Don’t Let Student Loan Debt Delay You from Buying a House

Couple painting home.“[Graduates in debt] start out with an anchor that slows their progression toward future goals,” Ernie Almonte, chair of the AICPA’s National CPA Financial Literacy Commission, said in a statement. 41% of the more than 200 people (according to a survey from the American Institute of CPAs) said they have delayed saving for retirement, 40% have put off buying cars, and 29% have postponed home purchases.

There’s debate about whether buying a house is a good financial move.  But the weakening of this coming-of-age ritual is a significant change in behavior for young adults in this country. Researchers at the Federal Reserve Bank of New York believe this decline could be from astonishing student debt levels for first-time buyers. So how do you know if your debt is hurting your chances of getting a mortgage? There are guidelines. The YI report focuses on two types of debt-to-income ratios that are taken into account when mortgage applications are evaluated:

  • The “front-end” ratio divides all of your monthly housing costs (mortgage, homeowner’s insurance and real estate taxes) by the amount of money you earn before taxes.
  • The “back-end type” is more comprehensive. It divides all of the said housing costs PLUS all of your other debt obligations (student loans, credit cards, auto loans, and so forth) by pretax income.

If purchasing a house is important to you, and if you’re one of the many who are unable to pass the above-mentioned debt-to-income tests, you have a couple of choices — either put up more money for the down payment or take the time to improve your standing.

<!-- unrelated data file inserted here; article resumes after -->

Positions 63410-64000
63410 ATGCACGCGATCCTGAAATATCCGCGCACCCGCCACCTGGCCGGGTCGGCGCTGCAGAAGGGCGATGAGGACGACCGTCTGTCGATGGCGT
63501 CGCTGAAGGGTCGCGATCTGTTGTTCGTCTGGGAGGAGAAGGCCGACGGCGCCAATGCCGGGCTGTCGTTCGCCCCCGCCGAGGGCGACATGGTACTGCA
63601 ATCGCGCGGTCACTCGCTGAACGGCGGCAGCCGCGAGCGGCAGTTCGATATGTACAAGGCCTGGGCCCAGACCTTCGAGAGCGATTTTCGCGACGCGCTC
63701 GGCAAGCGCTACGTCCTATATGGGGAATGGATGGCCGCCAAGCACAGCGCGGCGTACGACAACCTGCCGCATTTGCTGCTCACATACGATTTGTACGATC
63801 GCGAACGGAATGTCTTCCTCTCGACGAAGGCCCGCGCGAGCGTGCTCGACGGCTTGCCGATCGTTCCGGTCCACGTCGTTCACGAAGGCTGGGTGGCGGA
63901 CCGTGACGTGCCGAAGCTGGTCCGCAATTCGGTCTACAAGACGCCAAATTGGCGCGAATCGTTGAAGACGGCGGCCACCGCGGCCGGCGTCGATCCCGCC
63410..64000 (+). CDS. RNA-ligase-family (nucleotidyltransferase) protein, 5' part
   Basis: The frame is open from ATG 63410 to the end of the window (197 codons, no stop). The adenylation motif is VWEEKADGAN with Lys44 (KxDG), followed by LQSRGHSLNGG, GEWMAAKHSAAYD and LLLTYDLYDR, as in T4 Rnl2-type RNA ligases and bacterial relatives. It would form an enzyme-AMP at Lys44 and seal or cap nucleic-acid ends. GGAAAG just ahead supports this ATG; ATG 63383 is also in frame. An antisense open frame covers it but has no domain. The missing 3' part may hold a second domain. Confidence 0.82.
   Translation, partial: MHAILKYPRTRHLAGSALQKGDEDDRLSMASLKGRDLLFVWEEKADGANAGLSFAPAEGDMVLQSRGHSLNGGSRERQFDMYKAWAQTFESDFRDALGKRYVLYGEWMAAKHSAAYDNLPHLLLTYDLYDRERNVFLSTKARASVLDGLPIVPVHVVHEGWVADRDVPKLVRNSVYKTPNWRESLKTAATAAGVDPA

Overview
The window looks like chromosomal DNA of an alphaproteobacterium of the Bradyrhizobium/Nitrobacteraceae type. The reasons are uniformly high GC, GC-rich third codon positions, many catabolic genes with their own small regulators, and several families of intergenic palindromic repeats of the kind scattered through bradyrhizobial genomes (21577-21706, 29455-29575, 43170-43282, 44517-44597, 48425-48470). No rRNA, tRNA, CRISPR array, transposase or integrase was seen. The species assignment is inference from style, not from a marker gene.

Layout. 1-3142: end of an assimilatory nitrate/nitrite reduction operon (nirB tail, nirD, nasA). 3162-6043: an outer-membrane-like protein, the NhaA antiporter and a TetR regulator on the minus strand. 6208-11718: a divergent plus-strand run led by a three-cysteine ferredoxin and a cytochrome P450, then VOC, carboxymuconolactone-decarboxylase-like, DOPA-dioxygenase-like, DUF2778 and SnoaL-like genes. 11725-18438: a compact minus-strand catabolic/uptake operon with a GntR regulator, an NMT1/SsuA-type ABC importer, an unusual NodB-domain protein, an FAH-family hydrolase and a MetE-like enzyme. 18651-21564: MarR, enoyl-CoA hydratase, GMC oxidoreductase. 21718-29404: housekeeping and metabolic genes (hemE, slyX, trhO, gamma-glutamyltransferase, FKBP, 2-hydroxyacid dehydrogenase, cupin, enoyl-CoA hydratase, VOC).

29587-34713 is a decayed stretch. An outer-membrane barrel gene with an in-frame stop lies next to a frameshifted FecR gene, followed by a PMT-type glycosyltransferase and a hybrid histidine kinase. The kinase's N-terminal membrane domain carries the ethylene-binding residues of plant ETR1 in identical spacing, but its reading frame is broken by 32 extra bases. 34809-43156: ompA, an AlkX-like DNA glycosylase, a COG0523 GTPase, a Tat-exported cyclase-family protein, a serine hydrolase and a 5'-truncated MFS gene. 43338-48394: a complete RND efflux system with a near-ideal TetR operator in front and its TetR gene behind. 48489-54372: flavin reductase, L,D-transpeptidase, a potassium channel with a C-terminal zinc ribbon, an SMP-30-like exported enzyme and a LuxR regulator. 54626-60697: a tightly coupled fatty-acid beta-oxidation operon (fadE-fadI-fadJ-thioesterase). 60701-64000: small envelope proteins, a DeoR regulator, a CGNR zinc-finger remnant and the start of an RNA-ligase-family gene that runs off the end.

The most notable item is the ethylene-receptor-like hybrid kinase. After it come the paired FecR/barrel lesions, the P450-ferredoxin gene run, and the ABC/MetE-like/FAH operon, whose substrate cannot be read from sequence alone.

Here’s how you can do that:

Start with your budget. Your goals should be to maximize income and minimize expenses. Taking income first, and whether a higher paying job or after-hours work is an option, know that lenders often take a pretty broad view of what constitutes “gross income.” After you know your income, eliminate any excess spending. Watch out for charges from credit cards, and make any other payments you have on time.

Next, refinance whatever debt you can. Start with all your higher-interest loans, such as for credit cards and personal lines of credit. Just be sure to factor the annual percentage rate (APR) into your decision making process.

Here’s a APR calculator for you: http://www.efunda.com/formulae/finance/apr_solver.cfm

Sell what you don’t need. Whether via Craigslist or eBay, reorganize your things. Then use the proceeds to pay down principal as opposed to making a few extra payments ahead of time. That’s because loan payments are comprised of principal and interest. Therefore, paying ahead will reward your lender at your expense. Afterward, consider refinancing your newly diminished balance to reduce the payments going forward.

We hope this gives you a new outlook to early home buying. Don’t get discouraged by weighing debts, but let them teach you to manage your money to build a better future.

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